• My debut book sold in auction & was named as one of Publishers Weekly best books in 2008 for mass market paperbacks. An incredible & unexpected honor.

  2. Funny you should mention this, Sue. In our new one The Damage Done, we have Louis and a colleague double-teaming a witness. And the other guy unwittingly leads the witness to a false conclusion, which becomes later, a huge clue.

    It can work for a writer really well in creating red herrings or plot twists. And if you have a duo doing the interview, it can create a rift in the team, which is another good way to increase tension in mid-book. It’s an overlooked tool, I think!

    • I think so, too, Kris! Love the conflict between the duo, and it happens in real life, which enhances the story as well as the author(s) credibility, as Jordan mentioned. Now I need to add The Damage Done to the TBR list. You’ve piqued my curiosity. 🙂

  3. I’d be interested in writer’s thoughts on interviewing a spouse of the murdered victim. Would a family member (in this case a grown man’s sister) be allowed to also be there during the interview? What if that sister was a lawyer (not there in her official capacity but obviously with knowledge of the law)

    • In most cases, the sister would only be allowed to sit in on the interview if she was there in a professional capacity. The golden rule is, “before you look for an outlaw, look for an in-law.” Meaning, the spouse of a victim, or another family member, is often the person who committed the crime.

  4. There’s a big difference between questioning a witness and a suspect. Interrogation is adversarial, and everyone knows it. So it’s cat and mouse. One major difference would be the placement of the body. A good interrogator wants to be as close as possible to the suspect … no table in between them, so all the body language can be observed.

    • I’m so glad you pointed out the difference between interrogation and interview. Did you see Making a Murder Part II? The detectives kept referring to their questioning as an interview, when by all accounts, it was a grueling interrogation with so many leading questions — Who shot her in the head? — that the federal court deemed the confession coerced. As it turned out, the ruling was overturned, but their mishandling of the interrogation left too many unanswered questions, including so-called facts not supported by evidence.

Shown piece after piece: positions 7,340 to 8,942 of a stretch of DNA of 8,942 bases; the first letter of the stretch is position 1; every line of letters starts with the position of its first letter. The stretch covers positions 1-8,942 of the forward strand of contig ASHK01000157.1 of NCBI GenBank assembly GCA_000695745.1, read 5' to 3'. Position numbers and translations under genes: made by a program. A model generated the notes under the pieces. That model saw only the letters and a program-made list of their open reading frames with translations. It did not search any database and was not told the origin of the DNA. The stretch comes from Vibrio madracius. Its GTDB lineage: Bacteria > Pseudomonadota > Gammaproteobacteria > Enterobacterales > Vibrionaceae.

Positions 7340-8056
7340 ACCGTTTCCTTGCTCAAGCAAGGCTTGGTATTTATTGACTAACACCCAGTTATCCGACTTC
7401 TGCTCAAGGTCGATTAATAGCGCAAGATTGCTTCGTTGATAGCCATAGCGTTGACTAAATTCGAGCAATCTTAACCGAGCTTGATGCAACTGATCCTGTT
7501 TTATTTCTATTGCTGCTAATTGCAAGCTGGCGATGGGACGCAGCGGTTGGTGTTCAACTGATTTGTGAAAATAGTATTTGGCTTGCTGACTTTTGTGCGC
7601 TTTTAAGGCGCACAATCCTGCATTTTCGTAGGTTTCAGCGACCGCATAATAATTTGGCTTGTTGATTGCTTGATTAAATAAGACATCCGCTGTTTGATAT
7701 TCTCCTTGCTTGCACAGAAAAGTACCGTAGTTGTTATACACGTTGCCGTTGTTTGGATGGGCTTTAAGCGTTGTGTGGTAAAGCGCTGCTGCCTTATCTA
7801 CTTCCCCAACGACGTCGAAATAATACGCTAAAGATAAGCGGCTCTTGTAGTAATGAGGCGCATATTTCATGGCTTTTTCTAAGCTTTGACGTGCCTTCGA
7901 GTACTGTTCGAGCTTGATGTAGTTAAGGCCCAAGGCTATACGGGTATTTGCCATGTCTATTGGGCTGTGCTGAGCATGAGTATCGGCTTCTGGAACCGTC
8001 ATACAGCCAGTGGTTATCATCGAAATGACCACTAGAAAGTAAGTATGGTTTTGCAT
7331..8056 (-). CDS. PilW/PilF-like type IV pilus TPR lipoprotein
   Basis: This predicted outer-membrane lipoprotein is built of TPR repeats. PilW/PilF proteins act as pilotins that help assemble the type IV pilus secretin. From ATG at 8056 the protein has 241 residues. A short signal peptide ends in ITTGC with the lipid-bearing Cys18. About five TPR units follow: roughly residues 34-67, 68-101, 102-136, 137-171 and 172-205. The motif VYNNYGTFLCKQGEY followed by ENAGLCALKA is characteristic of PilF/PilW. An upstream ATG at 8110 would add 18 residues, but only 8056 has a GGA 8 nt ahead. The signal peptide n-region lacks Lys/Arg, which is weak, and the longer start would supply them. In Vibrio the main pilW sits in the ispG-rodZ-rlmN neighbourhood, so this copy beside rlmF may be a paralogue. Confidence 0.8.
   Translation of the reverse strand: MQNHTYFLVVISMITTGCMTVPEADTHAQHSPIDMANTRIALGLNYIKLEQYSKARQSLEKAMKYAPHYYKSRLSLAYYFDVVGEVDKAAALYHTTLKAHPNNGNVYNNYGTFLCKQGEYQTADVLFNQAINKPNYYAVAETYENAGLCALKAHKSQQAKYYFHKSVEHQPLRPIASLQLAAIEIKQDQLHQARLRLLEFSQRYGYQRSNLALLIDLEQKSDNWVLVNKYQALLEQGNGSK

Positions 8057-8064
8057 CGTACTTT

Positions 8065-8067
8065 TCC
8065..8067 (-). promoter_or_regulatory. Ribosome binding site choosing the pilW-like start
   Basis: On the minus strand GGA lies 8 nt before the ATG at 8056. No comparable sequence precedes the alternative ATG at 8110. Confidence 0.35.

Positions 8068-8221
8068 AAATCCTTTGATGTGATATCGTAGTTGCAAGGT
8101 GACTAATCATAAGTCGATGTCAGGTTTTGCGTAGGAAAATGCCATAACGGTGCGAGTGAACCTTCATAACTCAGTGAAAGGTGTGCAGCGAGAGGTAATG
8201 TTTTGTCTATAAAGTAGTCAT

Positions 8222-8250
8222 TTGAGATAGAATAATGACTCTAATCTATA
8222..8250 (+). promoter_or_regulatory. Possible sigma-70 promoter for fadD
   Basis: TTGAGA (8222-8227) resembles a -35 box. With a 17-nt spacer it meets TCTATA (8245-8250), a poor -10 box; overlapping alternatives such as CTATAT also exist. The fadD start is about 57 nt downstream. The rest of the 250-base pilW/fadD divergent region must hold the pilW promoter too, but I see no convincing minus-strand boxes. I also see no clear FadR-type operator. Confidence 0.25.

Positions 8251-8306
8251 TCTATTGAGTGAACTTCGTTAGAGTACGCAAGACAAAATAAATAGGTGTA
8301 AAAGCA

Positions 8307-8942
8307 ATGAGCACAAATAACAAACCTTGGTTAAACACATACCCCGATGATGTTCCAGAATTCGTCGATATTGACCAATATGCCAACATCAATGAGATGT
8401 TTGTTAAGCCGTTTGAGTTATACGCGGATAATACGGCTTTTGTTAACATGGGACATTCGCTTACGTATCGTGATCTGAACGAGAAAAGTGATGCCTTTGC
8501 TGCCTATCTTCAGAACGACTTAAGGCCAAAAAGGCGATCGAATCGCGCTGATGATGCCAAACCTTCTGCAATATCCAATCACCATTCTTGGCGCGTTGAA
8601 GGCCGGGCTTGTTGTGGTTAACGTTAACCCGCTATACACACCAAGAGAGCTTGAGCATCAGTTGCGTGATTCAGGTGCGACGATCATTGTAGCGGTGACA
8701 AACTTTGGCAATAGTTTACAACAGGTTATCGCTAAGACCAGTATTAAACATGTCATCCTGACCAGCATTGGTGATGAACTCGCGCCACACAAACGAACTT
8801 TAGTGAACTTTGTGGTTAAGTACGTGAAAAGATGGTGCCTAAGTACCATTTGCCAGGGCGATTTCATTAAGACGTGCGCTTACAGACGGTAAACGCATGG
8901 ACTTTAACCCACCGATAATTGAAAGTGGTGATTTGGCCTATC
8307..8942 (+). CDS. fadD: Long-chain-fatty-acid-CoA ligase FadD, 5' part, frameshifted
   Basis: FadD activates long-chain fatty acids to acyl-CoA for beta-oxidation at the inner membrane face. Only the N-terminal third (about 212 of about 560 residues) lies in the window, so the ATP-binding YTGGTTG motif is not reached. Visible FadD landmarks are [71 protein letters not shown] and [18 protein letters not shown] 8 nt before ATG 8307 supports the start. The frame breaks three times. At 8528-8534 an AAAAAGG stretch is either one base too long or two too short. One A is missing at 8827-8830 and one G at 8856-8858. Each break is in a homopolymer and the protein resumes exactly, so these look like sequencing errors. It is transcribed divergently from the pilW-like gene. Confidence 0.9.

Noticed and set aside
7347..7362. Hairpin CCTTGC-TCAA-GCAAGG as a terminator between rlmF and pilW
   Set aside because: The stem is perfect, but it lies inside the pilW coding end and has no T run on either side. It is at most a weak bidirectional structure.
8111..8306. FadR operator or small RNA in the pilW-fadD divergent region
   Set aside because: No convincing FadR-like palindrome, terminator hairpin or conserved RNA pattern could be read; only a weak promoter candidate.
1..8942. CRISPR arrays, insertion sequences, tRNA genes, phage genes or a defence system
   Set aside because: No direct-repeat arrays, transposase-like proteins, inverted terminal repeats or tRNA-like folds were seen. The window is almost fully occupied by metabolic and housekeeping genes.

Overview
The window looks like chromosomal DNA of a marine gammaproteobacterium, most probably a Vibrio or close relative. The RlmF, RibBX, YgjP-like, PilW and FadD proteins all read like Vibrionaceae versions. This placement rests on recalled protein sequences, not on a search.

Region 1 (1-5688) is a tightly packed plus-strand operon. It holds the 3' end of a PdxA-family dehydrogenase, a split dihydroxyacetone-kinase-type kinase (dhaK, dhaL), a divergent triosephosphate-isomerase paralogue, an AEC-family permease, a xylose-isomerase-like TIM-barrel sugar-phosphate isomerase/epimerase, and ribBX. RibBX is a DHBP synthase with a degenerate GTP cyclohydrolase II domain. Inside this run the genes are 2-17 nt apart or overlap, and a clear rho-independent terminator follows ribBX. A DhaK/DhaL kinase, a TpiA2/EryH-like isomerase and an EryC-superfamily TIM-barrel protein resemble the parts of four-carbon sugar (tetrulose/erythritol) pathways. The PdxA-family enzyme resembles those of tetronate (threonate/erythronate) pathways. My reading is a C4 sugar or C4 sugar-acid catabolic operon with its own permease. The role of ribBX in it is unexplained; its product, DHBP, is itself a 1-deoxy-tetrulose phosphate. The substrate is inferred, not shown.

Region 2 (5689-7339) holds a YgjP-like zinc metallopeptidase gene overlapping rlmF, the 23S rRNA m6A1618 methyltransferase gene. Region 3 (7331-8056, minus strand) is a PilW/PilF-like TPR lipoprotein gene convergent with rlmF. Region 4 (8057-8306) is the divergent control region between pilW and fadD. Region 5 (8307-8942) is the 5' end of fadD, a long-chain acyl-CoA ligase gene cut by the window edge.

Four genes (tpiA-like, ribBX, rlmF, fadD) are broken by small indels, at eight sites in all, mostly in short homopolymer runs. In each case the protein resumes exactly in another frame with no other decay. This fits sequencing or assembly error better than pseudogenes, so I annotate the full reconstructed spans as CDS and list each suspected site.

• I don’t know those details, Sue. I suspect that this court ruling was overturned because cops are allowed to use deception during interrogation. The U.S. Supreme Court has so held.

        • Let me see if I have this straight. If a suspect or witness knowing lies to a LEO, that is a crime. If a law enforcement officer lies to a suspect it’s perfectly fine. Given that, the smart person (innocent or not) will give their name then invoke their Miranda right to remain silent.
          If your character is experienced in being interviewed they will know this.

  5. I’m bookmarking this great post, Sue! Based on the techniques you shared, I will review an interrogation scene in my WIP where a detective tries to turn a self-defense shooting by the main character into a homicide.

  6. Cops will tell you that the majority of suspects they question are not very smart. They practically talk themselves into a charge with an experienced cop leading the interrogation.

    We as authors may not always show the dumb criminal. It’s not as much fun and unless the writer purposefully applies a twist through a dim bulb criminal, we generally want to show the bad guy to be a mastermind pitted against a cop we’re rooting for.

    Witnesses or persons of interest (where police interview them) can be fun to manipulate for red herrings & plot twists. Even eye witnesses can be wrong.

    No matter which way a writer goes, there are many avenues to explore in the questioning part of an investigation and the author is in control of everything.

  7. Pingback: Top Picks Thursday! For Writers & Readers 11-08-2018 | The Author Chronicles

Comments are closed.